“It took only four years of dedicated investing and financial planning to get to my target amount,” Jean told AsiaOne, which we agree is a modest sum by most standards.
Rental fees from overseas properties that the couple had purchased contribute to the bulk of their passive income of between US$1,500 to US$2,000 each month.
Jean counts herself lucky that the couple’s surf school business in Vietnam and their investments had been profitable.
The concept of geo-arbitrage or geographic arbitrage is also another factor that allowed them to save money more easily.
“Living in Vietnam allowed us to take advantage of the modest costs of living whilst still making money from our business in US dollars, which accelerated our savings rate,” Jean shared.
“With regards to retiring in Bali, we are also lucky that the life we want to lead and the dream place to be in is actually very affordable, cost of living wise,” said Jean, noting that they wouldn’t have been able to do so if they had wanted to settle down in Singapore.
That the couple don’t live a lavish life and contend with a basic but comfortable standard of living is also another important point to mention. In Bali, home is a decent-sized property with a garden which they rent for less than $500 a month, and they zip around on scooters by means of transport.
Of course, such a life comes with sacrifices as well. Luxuries such as shopping sprees and designer handbags were the easiest to give up.
“I think the most difficult thing (about my life choices) is how it has stifled my ability to be generous towards my family, such as bringing my parents out for expensive meals and giving them luxury gifts,” Jean revealed.
When she’s back in Singapore, meetups with friends would also be at places such as Ya Kun instead of Raffles Courtyard, for example.
She’d rather maintain friendships with those who don’t mind meeting at more casual places rather than accept treats from friends at more lavish settings, she says, as she is “not super into shifting the financial consequences of [her] life choices onto others”.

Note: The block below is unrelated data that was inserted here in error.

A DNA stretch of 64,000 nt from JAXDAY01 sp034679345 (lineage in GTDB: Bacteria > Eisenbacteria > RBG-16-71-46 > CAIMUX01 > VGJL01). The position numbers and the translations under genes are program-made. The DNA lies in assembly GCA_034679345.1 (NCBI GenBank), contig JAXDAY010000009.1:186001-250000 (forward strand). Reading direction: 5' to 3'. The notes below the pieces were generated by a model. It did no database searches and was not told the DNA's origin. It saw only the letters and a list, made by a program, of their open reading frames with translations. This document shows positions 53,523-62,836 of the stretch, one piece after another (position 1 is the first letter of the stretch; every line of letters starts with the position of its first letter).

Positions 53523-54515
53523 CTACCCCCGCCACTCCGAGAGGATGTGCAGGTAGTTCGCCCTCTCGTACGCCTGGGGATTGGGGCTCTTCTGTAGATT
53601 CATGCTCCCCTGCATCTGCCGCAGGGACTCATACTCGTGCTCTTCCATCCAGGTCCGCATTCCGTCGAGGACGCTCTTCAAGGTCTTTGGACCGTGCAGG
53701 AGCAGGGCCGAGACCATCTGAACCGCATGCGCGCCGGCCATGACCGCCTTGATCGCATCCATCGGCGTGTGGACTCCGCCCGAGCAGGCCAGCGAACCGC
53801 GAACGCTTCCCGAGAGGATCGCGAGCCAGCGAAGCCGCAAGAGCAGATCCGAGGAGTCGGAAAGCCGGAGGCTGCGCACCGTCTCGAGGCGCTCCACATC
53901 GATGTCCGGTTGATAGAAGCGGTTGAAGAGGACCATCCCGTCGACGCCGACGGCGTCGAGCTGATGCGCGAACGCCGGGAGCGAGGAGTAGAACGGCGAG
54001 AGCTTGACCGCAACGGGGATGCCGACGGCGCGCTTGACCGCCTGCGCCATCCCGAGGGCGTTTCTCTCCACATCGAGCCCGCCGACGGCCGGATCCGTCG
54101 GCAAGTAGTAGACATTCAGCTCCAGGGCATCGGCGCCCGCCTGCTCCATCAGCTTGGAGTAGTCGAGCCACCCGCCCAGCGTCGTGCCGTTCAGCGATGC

On the flip side, however, what makes it well worth the sacrifice is the absolute freedom that she is able to enjoy.
“Life is on my own terms, I decide the how, when, what and why for most of the things I do. That sense of self-determination is what I enjoy most.”
To Jean, hers is a story of how one doesn’t have to conform to the typical Singaporean mould.
“Many people who make less than I did as a lawyer have actually walked down similar alternative paths,” she shared. “And they have found a myriad of ways to make it work for themselves.”
“I know other ex-professionals who are now pilates instructors, pottery teachers, or who became chiropractors, bakers or restaurateurs. Of the people I do know, I think very few actually turned away from their pursuit of this path because of actual financial failure. In fact, I can’t actually name one.”
Jean’s parents too, have come round and accepted her way of living, once time had made it clear she wasn’t turning back, and she wasn’t “struggling to survive” either.
The “big turning point”, she shared, was when her parents went to visit her in Vietnam.
PHOTO: Jean Voronkova
“They saw my life in the village and saw me at work on the beach teaching kitesurfing. They basically saw how happy and contented and at peace I was, which was a huge departure from how I was when I was still in the corporate world.”
For those who hope to traverse the “alternative path” in life as Jean did, or perhaps aspire to what’s known as the financial independence, retire early (FIRE) movement, she offers some quick tips on how you can prepare yourself for the journey ahead.
1. Save money
“Save money in advance. Don’t buy into any get-rich-quick schemes. Conservative and steady slow increases over a long period of time works more reliably and better.”
2. ‘Downgrading’ isn’t that bad
“For a lot of people (even if they don’t really know it yet), life is less about things and more really about great experiences and relationships so don’t worry too much about downgrading your lifestyle.”
3. You can always change your mind
“Life is never really fixed and final so one can always change the course of things (back, if necessary) if stuff doesn’t work out. But at least you tried and you’re not left wondering about it till the end.”
This article was first published on AsiaOne and republished on theAsianparent with permission.